Colombian star Juanes captures personal "Moment"
MIAMI (Billboard) - The rain beats down incessantly on a typical Miami summer afternoon when Juanes runs into the Hit Factory studios, late from battling rush hour traffic in the middle of a storm.
He is traveling solo, devoid of entourage, as he likes to be when he isn't in touring or promotion mode. Juanes is here to begin mixing his fourth solo studio album, "La Vida Es un Ratico" (Life Is a Brief Moment), due October 23 on Universal Music Latino. With only a first single mixed at this point, Juanes carries the rough cuts on his iPod and cues them up for Billboard. The tracks are full of rock edges and aggressive bursts of down-and-dirty Colombian folk beats.
When it is all over, he asks, expectantly, "Did you like it?"
With more than 8 million albums sold worldwide, Juanes -- real name Juan Esteban Aristizabal -- still has the air of an accidental star.
But a superstar he is: "La Vida ... Es un Ratico" will be released simultaneously in all Universal territories, an unprecedented move for an artist who records only in Spanish.
Indeed, Universal Music Latino president John Echevarria says, "It is quite possibly the first all-Spanish album to be released simultaneously in Europe, Asia, Australia and North and South America."
While it is tempting to compare this scope of marketing with the strategies designed for such crossover stars as Ricky Martin, Shakira and Enrique Iglesias, Juanes is an anomaly because he doesn't record in English.
Nevertheless, his song "La Camisa Negra," from his 2004 album "Mi Sangre," managed to go to No. 1 on radio and sales charts in more than 30 countries, including Germany, France, Japan and Holland, which will release special editions of "La Vida."
"Singing in English doesn't really interest me," Juanes says. "I have to worry about pronunciation, so I don't sing from my soul."
"Mi Sangre" has sold more than 650,000 copies in the United States, according to Nielsen SoundScan, and more than 4 million worldwide, according to Universal. Its predecessor, 2002's "Un Dia Normal," has sold 700,000 copies in the States.
Q: This album has songs of love and breakup. Should listeners interpret them as personal experiences?
A: "These are things I've written mostly while on tour and they reflect different emotional states, but they're not only based on my reality, but also in the creativity and stories of people around me. But definitely, it's a very personal album."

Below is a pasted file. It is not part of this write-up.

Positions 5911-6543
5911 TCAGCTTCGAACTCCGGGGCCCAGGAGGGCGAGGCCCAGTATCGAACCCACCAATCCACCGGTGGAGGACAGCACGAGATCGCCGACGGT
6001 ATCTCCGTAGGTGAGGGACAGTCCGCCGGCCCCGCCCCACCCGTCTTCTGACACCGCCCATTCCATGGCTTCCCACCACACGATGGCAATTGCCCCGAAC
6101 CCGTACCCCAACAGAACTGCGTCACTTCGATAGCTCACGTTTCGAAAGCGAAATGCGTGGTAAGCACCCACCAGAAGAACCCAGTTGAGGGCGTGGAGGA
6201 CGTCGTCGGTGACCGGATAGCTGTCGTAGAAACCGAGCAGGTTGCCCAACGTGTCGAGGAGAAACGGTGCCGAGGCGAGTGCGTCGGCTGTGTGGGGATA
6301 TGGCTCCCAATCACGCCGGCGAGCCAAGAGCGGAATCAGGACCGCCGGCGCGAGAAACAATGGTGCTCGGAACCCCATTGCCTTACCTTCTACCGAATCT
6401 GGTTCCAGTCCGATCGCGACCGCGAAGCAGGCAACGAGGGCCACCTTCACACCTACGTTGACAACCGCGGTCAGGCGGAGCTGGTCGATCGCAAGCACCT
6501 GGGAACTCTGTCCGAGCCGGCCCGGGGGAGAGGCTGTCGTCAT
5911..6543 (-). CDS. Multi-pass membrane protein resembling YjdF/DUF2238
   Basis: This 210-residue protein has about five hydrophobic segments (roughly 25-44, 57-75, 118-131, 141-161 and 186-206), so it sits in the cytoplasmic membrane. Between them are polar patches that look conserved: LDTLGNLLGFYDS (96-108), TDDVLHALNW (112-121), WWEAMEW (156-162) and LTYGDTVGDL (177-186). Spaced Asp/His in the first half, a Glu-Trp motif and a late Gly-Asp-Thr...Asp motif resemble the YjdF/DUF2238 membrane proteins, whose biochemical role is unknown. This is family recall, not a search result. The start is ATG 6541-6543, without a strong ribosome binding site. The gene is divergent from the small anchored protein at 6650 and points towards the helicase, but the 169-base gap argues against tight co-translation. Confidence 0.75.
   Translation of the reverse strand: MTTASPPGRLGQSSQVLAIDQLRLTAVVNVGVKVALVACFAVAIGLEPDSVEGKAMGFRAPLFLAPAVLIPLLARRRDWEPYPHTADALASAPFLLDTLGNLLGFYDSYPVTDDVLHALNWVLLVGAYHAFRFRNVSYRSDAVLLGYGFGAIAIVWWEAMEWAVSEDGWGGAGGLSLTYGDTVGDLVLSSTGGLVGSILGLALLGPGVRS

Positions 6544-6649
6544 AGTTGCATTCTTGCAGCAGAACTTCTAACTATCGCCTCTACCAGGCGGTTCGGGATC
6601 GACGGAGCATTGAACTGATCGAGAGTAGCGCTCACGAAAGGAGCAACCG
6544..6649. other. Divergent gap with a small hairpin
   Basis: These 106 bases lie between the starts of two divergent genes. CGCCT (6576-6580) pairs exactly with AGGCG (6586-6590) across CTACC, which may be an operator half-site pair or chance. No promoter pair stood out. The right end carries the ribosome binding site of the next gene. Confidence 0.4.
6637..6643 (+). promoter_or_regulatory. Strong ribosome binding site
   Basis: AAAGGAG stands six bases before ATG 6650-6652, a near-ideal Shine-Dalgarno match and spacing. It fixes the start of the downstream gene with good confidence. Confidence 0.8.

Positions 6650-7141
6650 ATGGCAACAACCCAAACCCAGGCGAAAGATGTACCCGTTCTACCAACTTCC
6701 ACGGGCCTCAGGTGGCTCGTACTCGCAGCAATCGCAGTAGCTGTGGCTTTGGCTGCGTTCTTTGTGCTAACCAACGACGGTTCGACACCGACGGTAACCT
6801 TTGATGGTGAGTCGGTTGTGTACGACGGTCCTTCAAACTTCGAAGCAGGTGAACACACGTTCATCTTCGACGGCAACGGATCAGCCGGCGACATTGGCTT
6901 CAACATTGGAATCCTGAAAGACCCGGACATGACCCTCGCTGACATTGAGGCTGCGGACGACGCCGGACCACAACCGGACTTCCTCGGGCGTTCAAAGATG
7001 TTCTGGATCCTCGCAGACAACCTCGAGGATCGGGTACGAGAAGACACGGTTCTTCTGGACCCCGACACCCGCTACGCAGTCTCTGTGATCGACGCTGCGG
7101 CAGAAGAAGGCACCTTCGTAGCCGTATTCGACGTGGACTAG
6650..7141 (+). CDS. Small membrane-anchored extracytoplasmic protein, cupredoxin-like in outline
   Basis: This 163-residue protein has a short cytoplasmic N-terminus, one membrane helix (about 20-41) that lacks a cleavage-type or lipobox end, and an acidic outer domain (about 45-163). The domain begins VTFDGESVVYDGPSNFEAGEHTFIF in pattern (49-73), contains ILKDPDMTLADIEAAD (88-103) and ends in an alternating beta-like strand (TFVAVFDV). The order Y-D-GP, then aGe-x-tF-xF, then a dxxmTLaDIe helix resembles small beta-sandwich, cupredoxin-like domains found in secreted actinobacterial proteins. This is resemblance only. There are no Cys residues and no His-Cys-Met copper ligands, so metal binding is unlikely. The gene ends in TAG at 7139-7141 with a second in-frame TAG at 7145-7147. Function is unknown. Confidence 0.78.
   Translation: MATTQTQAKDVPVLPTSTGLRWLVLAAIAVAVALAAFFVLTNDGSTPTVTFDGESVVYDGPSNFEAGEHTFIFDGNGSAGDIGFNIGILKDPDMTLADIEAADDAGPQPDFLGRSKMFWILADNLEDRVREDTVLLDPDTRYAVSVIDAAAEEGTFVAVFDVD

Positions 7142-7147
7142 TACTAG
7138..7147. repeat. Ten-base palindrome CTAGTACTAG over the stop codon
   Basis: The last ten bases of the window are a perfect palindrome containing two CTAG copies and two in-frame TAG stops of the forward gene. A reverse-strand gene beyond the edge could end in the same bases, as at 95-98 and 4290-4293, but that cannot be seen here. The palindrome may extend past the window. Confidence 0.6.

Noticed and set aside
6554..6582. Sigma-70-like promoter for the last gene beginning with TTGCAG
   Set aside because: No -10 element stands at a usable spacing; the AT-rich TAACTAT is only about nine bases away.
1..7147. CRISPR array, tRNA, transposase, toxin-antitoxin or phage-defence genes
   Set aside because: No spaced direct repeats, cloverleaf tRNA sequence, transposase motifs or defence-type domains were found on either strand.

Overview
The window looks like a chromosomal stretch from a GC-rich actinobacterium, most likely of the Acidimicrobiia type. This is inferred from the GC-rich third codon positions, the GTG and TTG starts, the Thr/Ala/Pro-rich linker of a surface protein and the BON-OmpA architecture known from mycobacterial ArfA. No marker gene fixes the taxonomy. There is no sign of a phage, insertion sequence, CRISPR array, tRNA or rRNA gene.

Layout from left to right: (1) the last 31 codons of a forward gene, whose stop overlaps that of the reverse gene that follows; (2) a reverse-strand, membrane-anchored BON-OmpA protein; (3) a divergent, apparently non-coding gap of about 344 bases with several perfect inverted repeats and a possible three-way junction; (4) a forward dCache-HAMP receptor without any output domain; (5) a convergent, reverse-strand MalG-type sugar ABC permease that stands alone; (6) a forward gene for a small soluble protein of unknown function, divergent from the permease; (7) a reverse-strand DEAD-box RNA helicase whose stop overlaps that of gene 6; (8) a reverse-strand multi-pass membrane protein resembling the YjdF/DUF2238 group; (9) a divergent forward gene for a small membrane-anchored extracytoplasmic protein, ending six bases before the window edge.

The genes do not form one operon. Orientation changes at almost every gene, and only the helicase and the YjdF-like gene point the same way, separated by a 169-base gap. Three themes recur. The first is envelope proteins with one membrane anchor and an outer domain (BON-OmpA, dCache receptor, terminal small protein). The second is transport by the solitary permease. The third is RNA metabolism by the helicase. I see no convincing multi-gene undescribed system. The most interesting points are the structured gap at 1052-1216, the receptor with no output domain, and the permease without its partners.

Q: But all your albums are very personal.
A: "Yes. Most of the songs I write are a reflection of my feelings, and I couldn't do it any other way. For this album, I did the exercise I always do, of writing many songs, and in the end, those songs that aren't very honest get dropped along the way. The songs that stay talk about what I really feel and think at that moment. Right now, it's a bit of a transition. For example, 'Tu y Yo' (You and Me) speaks about the years I spent with my partner and how we stuck together in good times and bad, and that our love was made carefully, like a carpenter, and that the house only looks beautiful when she's there. But there's also the transition. I have a ballad titled 'Dificil' (Difficult) that talks about the breakup, and it's a harsh song lyrically and melodically."
Q: What is your writing process like?
A: "I do the music first. Never the lyrics. I have my guitar, my computer, my little m-box, and I put them in the hotel or home where I'm at, and I improvise the melody over a series of chords. If I like something, I save it. But I'm always searching for the melody, and that melody dictates the words. I live with the songs for a long time. They change 20,000 times. I improvise a lot. I can record 20 guitar solos until I find the one. Sometimes, I will go in the studio and write a song in a day. But from the moment of inception until it's recorded, the process passes through a million different places."
Q: When I interviewed you prior to 'Mi Sangre,' you said you felt very pressured, given the success of 2002's 'Un Dia Normal.' Now that you've been continuously successful, has the pressure lifted?
A: "I don't think so. It's still there, but it's all me. No one is saying anything, but it's the pressure of being able to do a different album, one that I like, the concern about not writing the same song. I still respect the audience. I like what I do, but I don't know if the audience will like it. And I face the album that way -- with respect, because you never know."
Q: You wrote most of the album in Colombia. Does this influence the music?
A: "I think so. My home is in the mountains of Medellin. Being there, watching the news, my family, the air -- yes, it has a great influence. I had a need, a physical and mental need, to go to Colombia. I love living there. I like Miami a lot, but I have more things to do in Colombia -- with my mother, my siblings, the foundation." (Juanes established the Mi Sangre Foundation to aid Colombian children injured by antipersonnel mines.)
Q: As a public figure, with a visible foundation, many people assume you have a stance on social issues. Do you like that role?
A: "It's not a question of whether I like it. What I've realized is you can really make a difference through music. You can motivate people in the good sense of the word, either to push a message or to at least place issues in the public agenda. For example, I didn't know preschool education wasn't mandatory in Colombia. The recent march (in Colombia, where more than 400,000 took to the streets against kidnapping and violence) had no precedent. We tend to be indifferent, and as citizens we have to take action."
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